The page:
Consumers lacking an “adequate” retirement income is the “central challenge” facing the pensions sector in 2019, according to the Financial Conduct Authority (FCA).
In its Sector Views 2019 published today, 10 January, the FCA said that despite master trusts recording almost 2.8 million new members in 2017, overall contribution rates continued to be lower than 6 per cent.
The report also highlights areas such as pension scams, poor value and unsuitable products which contribute to the central concerns.
Hargraves Lansdown head of policy, Tom McPhail, said: “For all the recent successes of auto-enrolment and pension freedom, investors still face significant risks in saving for retirement. Average contribution rates have fallen and many millions of people either aren’t saving enough, or simply aren’t saving at all.
“We’ve laid some really positive foundations for peoples’ futures; the essential solution for policymakers, regulators and the pensions industry now lies in making it simpler and easier for individuals to engage with pensions and plan for retirement.”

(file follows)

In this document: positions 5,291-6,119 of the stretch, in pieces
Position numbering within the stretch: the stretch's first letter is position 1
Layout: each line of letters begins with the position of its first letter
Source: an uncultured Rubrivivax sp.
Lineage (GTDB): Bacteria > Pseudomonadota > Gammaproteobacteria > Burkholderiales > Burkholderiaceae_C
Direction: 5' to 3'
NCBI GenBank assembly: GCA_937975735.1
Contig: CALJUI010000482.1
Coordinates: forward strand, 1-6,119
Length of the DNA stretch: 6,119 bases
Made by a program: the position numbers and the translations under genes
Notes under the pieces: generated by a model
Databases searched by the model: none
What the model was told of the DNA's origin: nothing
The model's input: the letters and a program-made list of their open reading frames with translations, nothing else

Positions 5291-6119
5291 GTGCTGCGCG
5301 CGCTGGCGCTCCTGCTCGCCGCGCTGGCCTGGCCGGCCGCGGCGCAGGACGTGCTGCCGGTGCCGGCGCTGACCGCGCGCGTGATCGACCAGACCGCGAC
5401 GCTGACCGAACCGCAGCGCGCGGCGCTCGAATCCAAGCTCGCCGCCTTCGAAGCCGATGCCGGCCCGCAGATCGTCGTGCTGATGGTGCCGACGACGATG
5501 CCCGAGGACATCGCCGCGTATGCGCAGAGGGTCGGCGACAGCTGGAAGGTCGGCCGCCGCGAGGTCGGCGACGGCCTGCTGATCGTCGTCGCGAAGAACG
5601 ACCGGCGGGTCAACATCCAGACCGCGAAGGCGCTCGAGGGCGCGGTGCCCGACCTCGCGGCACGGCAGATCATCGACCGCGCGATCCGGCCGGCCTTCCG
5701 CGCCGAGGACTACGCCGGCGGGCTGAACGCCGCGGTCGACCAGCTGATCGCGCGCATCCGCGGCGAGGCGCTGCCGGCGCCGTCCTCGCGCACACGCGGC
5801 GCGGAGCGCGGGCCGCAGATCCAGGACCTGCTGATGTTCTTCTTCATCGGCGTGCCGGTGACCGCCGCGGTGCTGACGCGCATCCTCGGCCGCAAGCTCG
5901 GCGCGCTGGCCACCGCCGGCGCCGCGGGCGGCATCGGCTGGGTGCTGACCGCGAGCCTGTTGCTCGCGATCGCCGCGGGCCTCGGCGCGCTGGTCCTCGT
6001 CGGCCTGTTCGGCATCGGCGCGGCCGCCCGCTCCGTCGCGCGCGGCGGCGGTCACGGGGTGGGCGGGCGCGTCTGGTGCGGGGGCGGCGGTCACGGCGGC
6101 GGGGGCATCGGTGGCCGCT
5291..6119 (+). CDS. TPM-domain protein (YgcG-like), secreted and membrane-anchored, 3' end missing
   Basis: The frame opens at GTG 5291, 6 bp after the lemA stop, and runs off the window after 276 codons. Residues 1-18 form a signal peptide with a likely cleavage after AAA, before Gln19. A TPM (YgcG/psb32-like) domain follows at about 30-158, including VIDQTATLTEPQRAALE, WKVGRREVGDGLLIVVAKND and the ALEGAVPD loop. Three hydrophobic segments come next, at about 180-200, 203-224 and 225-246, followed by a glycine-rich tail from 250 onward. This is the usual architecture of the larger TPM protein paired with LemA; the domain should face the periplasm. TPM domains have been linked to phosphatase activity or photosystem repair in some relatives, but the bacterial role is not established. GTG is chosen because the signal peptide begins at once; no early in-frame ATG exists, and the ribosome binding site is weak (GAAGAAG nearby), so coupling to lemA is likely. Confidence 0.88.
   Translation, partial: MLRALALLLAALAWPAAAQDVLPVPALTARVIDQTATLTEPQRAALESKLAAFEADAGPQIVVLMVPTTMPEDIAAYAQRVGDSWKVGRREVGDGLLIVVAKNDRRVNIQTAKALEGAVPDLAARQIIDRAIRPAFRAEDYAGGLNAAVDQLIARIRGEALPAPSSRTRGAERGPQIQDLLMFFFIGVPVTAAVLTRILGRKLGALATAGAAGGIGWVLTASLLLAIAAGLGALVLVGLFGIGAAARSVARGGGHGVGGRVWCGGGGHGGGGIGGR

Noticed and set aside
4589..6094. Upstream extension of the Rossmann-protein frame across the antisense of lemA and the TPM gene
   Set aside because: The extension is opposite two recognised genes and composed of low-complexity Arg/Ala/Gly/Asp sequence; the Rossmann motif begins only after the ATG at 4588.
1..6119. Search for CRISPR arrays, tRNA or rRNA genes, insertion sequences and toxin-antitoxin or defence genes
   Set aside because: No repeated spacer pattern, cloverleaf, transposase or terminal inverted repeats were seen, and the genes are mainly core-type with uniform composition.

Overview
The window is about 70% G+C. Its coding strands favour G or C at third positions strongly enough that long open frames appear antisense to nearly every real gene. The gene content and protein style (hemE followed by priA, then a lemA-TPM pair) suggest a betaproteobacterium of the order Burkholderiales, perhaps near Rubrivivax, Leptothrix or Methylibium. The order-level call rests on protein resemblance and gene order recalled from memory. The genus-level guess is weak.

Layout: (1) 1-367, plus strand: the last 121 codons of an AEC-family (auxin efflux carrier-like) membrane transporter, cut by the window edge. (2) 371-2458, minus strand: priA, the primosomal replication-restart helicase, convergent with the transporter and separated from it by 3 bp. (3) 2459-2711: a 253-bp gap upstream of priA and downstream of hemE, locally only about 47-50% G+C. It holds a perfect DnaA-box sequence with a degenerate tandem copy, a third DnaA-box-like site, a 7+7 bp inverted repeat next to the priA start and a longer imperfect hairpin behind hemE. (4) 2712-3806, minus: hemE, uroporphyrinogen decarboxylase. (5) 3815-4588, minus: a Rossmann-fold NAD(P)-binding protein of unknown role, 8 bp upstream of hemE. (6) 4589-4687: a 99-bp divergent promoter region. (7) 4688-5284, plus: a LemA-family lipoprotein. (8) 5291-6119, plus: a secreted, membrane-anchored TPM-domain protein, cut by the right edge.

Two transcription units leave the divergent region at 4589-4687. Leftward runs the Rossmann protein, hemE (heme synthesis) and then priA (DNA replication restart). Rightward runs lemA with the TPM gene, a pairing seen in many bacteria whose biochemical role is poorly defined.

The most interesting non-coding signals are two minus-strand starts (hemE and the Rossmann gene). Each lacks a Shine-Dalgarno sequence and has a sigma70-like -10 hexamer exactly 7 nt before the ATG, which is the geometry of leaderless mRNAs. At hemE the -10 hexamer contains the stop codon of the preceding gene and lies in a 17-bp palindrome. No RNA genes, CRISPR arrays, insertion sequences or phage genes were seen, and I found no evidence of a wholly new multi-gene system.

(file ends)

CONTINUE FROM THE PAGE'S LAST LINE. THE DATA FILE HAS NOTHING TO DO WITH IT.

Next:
There was some sign of this, with the report noting that three of the biggest pension providers, covering over half of the 9.3 million savers, announced design updates to their products, in order to align more closely with the retirement choices consumers now have, as a result of pension freedoms”.
According to the FCA, defined benefit to defined contribution transfers continued to rise in 2017, however, the overall impact of pension freedoms on the retirement income market has started to stabilise.
Low levels of consumer confidence, consumers who are not being enabled to make good decisions and inadequate support for those that are, were also highlighted as key concerns.
The regulator highlighted macro-economic developments and societal changes, such as increasing individual financial responsibilities and an ageing population, as key drivers of the transformation.
Additionally, the FCA said that the sector was also struggling with legacy system issues, with new technologies holding the prospect of a lower cost and more holistic retirement.
Commenting, Quilter pensions expert, Ian Browne, said: "It is vital that this area is appropriately regulated, but the deluge of changes seen over the past number need to embed first.
“Indeed, for the industry to consider potential solutions to some of the new societal challenges facing generations they first need to be confident that the rules they are structuring those solutions around will not change.”